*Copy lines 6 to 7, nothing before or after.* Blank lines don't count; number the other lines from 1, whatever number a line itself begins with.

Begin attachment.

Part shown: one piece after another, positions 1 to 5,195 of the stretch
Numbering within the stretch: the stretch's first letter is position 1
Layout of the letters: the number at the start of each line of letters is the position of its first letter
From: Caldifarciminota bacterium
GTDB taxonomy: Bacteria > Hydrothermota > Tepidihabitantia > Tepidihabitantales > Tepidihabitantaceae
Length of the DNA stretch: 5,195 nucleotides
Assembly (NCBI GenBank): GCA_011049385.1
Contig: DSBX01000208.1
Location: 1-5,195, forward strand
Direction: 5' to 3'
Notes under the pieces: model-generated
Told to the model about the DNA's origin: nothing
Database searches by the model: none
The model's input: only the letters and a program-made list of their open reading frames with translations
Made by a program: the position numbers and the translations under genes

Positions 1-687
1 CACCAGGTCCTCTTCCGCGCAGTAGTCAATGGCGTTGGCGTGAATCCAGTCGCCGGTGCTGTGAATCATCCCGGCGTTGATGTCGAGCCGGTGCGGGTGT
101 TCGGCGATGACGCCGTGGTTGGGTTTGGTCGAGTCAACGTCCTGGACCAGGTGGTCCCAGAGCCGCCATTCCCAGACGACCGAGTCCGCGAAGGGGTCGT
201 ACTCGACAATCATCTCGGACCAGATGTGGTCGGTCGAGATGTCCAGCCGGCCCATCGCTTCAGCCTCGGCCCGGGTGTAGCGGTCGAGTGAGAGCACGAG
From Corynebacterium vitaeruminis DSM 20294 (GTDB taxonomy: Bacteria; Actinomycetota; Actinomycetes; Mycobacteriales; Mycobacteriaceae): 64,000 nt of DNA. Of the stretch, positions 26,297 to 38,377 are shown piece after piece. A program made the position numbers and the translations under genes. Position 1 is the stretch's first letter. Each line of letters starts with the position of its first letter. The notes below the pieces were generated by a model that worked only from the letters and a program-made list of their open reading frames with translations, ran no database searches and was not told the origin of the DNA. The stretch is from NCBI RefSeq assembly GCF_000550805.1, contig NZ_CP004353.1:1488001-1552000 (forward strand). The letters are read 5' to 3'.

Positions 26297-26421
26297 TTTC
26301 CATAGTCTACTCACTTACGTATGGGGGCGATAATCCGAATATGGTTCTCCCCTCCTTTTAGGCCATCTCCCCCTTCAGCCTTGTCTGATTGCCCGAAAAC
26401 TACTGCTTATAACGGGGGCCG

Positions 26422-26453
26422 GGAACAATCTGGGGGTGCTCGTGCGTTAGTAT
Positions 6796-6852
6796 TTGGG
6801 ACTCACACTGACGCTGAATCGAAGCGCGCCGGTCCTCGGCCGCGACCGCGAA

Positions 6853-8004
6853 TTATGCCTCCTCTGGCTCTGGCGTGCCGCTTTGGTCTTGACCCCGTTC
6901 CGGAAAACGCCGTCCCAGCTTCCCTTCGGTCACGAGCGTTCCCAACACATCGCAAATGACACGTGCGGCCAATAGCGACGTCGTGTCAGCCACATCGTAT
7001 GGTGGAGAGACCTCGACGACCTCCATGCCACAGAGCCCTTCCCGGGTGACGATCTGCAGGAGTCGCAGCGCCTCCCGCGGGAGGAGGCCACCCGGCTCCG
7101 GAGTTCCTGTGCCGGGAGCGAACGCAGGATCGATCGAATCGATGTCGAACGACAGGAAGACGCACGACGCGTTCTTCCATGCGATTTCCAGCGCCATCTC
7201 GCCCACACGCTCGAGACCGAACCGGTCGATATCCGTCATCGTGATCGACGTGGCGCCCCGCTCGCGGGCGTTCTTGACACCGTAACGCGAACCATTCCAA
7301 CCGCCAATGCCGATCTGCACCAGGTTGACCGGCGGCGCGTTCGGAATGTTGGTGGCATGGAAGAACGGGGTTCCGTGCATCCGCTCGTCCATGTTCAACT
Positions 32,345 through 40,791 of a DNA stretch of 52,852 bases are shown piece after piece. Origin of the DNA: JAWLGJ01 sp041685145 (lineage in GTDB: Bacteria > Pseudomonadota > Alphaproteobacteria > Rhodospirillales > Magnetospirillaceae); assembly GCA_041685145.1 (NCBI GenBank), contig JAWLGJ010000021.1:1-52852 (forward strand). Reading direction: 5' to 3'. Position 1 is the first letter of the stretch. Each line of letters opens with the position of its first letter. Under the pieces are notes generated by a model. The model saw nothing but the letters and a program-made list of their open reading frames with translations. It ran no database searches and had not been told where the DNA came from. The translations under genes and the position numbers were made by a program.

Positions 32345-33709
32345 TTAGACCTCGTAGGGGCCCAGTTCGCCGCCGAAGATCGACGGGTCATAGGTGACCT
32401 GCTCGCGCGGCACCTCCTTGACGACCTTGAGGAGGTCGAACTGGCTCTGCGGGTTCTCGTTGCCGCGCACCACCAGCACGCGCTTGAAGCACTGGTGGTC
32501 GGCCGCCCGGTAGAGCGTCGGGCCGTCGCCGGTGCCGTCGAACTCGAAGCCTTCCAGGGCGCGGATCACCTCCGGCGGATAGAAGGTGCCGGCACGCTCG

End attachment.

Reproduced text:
Length of the DNA stretch: 5,195 nucleotides
Assembly (NCBI GenBank): GCA_011049385.1